Mr Kerry, he said, had "paid lip service to the unremitting Palestinian campaign of terrorism" against Israel.

The conflict, Mr Netanyahu added, centred on the Palestinians' refusal to recognise Israel's right to exist, but Mr Kerry "does not see the simple truth".

Image copyright AFP
Image caption Donald Trump has taken a strongly pro-Israel stance

A spokeswoman for the Palestinian Liberation Organisation, Hanan Ashrawi, told the BBC that Palestinians had adhered to past agreements but the Israelis had not.

"We have accepted the two-state solution and we've acted accordingly and we have honoured all our commitments as per the declaration of principles and the agreements," she said.

"Unfortunately it's Israel that has violated all its commitments, all the agreements and that is constantly now stepping up, as John Kerry said... its settlement activities and in an insane manner that is... specifically planned to destroy the two-state solution."


More to come? By Paul Adams, BBC diplomatic correspondent

Barack Obama began his presidency with a flurry of diplomacy aimed at breaking the Arab-Israeli deadlock. It did not work and pretty soon, a succession of Arab revolutions and wars gave the president more pressing things to think about.

Now, at the eleventh hour, another flurry, which has angered Israeli Prime Minister Benjamin Netanyahu.

But could it help set the scene for future diplomacy? France is organising a peace conference in mid-January and it has been suggested that decisions taken there could form the basis of another UN resolution before 20 January, when President Obama leaves office.

However, Donald Trump has made it clear he has no plans to push Israel into a corner.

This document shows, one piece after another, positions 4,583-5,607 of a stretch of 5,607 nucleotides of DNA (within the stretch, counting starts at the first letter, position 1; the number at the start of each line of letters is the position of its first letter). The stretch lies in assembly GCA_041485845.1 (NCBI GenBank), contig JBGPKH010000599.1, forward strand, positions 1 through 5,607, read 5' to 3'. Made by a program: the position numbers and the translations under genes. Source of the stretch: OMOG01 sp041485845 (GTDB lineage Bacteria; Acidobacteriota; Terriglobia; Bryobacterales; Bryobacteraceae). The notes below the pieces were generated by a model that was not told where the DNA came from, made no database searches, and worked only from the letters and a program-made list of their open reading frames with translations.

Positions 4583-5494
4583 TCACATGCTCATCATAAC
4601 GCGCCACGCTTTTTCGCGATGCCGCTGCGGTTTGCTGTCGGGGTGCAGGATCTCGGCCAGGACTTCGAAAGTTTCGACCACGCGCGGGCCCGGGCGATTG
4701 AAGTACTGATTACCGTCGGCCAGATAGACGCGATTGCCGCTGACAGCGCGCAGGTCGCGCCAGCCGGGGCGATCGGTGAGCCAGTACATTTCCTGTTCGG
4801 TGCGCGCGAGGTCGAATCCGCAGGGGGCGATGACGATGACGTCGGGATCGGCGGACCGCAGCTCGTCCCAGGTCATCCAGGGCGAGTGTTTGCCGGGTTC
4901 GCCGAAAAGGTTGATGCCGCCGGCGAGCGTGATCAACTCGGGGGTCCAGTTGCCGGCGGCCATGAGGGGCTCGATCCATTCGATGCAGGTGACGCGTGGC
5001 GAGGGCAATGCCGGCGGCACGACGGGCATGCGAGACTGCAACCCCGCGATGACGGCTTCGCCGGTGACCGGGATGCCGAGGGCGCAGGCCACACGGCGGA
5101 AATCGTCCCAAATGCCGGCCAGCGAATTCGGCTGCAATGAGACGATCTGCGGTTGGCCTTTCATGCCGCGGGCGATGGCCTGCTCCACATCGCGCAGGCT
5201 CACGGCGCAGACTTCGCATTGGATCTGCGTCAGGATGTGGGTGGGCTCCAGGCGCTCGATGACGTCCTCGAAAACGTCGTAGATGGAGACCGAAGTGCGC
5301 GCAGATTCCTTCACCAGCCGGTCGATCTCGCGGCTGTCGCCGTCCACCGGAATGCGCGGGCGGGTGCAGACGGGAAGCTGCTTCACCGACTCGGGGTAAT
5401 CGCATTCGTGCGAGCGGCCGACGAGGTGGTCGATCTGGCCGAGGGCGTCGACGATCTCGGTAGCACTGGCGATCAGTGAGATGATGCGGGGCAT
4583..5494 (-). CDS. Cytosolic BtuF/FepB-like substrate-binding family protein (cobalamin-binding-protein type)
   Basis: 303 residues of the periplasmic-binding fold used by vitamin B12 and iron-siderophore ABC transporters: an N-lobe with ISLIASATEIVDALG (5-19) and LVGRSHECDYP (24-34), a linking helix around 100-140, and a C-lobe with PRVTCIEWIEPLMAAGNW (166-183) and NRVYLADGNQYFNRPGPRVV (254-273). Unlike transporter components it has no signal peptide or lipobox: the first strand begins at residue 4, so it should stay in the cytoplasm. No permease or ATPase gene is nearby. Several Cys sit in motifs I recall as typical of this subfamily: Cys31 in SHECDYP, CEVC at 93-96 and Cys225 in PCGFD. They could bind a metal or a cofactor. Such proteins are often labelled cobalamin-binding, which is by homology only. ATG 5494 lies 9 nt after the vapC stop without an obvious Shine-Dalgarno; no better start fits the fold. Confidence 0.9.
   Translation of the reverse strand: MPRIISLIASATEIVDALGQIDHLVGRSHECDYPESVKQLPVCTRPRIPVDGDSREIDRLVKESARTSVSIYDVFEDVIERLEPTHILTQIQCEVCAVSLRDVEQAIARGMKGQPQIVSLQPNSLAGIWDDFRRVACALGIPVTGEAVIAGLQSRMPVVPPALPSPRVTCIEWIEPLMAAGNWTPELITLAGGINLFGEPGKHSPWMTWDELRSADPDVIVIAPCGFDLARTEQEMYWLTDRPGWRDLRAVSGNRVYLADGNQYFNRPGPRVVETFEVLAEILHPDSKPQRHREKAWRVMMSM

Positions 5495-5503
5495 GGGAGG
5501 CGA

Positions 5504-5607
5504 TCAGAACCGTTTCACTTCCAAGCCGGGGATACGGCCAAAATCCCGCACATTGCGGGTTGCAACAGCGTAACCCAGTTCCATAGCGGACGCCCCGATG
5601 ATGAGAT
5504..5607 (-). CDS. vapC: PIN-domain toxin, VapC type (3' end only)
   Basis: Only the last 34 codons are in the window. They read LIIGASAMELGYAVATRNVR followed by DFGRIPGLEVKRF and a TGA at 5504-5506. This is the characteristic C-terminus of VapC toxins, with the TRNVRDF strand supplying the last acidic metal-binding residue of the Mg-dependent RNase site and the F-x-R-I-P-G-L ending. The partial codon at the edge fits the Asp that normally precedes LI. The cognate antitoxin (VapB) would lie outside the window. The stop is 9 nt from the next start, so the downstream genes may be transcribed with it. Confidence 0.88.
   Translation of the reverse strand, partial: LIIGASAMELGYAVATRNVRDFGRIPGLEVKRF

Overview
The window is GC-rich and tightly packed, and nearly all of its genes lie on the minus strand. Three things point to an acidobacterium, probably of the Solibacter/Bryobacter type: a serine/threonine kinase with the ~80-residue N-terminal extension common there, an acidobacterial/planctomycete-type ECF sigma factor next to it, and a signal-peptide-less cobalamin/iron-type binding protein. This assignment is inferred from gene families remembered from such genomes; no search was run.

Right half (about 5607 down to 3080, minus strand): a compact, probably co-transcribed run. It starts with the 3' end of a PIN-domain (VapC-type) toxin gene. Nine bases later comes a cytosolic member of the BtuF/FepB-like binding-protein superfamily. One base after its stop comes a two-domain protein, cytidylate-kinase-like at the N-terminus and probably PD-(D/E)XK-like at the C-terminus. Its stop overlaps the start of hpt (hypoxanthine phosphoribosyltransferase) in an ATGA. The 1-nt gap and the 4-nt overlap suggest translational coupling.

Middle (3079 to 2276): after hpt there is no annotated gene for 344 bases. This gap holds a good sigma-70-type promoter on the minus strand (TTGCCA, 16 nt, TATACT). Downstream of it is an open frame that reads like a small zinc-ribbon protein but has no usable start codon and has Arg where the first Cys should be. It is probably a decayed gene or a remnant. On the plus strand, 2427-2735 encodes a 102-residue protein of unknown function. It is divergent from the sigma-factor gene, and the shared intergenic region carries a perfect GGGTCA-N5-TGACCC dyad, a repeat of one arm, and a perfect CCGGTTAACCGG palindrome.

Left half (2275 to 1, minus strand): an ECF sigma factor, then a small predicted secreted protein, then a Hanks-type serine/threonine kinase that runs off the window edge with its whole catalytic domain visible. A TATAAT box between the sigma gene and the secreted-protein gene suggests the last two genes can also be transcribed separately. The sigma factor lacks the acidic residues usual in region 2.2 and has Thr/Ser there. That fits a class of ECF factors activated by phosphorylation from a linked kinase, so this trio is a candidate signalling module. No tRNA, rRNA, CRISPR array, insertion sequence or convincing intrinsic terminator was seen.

In two tweets issued on Wednesday morning New York time, Mr Trump said: "We cannot continue to let Israel be treated with such total disdain and disrespect.

"They used to have a great friend in the US, but... not anymore. The beginning of the end was the horrible Iran deal, and now this (UN)! Stay strong Israel, January 20th is fast approaching!"

Critics have urged the president-elect to use more conventional channels to communicate on international matters.

Mr Netanyahu replied on Twitter: "President-elect Trump, thank you for your warm friendship and your clear-cut support for Israel!"

The UN resolution passed last Friday stated that the establishment of settlements "has no legal validity and constitutes a flagrant violation under international law and a major obstacle to the achievement of the two-state solution and a just, lasting and comprehensive peace".

The US decision to abstain infuriated Mr Netanyahu, who has taken diplomatic reprisals against the countries that voted in favour of the resolution.

Meanwhile, an Israeli committee has postponed a vote to authorise construction of almost 500 new homes in Jewish settlements in occupied East Jerusalem.

The move apparently follows a request from Mr Netanyahu's office.